While leaders come in different shapes and size, all have one thing in common: they can rally their troops to achieve the unthinkable. To do this, leaders must be committed and hardworking, enabling them to earn the trust and respect of their teammates. At Centerline, Service Manager Jeanie Suarez and Regional Service Manager Regina Frank are two leaders who are inspiring women to lead in the transportation industry.

    Both Suarez and Frank entered transportation knowing that the industry was heavily dominated by men. However, it never mattered to either of them. Both Suarez and Frank believe that in transportation, as long as you’re able to do the job and rise above the challenges, you will succeed. Suarez further explains, “I believe everyone has something to prove in any career.”

    With over thirty years of combined experience in transportation, both women are happy to see women starting careers in the industry. Frank notes that women have made great strides in transportation, with more women drivers, terminal managers, and upper level managers. As leaders, both were willing to offer advice to those just starting their careers: don’t be intimidated, speak confidently and stay true to yourself. Frank further explained that she wishes more women would take up the challenge of working in the industry, as it’s “a challenging, fun and exciting world.”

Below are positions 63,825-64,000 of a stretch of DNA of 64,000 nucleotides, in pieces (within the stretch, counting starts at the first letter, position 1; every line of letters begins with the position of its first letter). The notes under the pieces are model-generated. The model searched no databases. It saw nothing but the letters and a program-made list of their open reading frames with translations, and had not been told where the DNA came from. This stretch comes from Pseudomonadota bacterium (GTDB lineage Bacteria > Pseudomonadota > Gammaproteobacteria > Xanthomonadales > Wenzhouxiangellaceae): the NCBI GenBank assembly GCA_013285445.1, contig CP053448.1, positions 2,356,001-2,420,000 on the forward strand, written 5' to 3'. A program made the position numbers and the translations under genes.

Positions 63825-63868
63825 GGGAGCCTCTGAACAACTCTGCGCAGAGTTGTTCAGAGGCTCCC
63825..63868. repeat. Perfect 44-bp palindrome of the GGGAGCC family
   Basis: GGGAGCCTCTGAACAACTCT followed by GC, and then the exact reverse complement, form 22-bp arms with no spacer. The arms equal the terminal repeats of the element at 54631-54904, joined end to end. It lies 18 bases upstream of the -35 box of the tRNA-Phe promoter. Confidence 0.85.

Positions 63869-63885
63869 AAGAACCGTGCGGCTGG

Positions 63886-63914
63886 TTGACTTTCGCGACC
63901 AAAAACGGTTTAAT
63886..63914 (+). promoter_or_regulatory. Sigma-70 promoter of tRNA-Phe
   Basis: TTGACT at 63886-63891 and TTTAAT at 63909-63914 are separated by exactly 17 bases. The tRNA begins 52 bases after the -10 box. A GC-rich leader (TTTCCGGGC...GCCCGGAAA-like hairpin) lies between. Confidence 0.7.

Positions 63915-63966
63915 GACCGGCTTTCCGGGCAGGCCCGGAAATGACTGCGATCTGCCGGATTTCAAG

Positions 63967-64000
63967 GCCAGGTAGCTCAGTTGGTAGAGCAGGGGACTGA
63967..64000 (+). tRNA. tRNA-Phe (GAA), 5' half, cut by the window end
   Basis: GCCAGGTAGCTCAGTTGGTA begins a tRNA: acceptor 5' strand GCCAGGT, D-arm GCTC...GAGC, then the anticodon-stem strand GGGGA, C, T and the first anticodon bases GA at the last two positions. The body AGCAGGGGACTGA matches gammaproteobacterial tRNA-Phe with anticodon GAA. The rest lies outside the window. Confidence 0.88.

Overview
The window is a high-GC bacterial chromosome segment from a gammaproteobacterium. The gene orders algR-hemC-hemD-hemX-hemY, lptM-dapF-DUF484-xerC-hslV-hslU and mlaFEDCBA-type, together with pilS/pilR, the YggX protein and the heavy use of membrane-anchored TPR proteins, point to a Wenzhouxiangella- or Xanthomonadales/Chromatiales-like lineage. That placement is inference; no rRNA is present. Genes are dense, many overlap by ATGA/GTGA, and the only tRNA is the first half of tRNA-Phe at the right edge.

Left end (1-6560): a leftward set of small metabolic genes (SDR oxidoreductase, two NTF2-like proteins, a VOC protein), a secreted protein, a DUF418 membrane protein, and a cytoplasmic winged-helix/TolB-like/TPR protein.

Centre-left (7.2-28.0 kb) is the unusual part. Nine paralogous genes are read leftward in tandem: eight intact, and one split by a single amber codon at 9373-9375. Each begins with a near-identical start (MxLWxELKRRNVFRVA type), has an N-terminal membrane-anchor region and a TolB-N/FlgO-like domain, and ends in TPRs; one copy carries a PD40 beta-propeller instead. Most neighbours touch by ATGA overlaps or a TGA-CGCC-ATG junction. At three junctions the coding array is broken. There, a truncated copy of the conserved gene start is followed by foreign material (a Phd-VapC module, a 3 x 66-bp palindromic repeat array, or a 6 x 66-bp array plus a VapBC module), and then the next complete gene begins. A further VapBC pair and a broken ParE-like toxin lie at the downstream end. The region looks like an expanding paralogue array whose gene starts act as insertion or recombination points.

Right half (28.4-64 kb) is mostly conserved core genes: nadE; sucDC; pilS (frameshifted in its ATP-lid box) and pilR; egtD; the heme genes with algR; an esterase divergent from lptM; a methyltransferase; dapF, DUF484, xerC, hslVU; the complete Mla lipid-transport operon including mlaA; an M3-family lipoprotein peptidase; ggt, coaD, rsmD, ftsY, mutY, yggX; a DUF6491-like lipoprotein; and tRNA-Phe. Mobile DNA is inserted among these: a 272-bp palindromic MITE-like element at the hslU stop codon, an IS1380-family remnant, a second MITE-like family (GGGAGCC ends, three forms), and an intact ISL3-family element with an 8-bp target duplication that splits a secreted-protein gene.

Centerline is lucky to have a team full of talented individuals – individuals who are willing to go above and beyond for their customers and drivers. Regina and Jeanine are two of these individuals, and we’re lucky that they are inspiring the next generation of women transportation leaders at Centerline.

  • Creating a Family-First Environment to Retain Drivers

    by Charlotte Freed | Mar 22, 2019

    Daughter happy to see tucker fatherThe issue of work-life balance continues to be the center of attention as more millennials enter the workforce. The transportation industry is no exception. Fleets are reporting that increasing home time is eliminating a main source of dissatisfaction among drivers.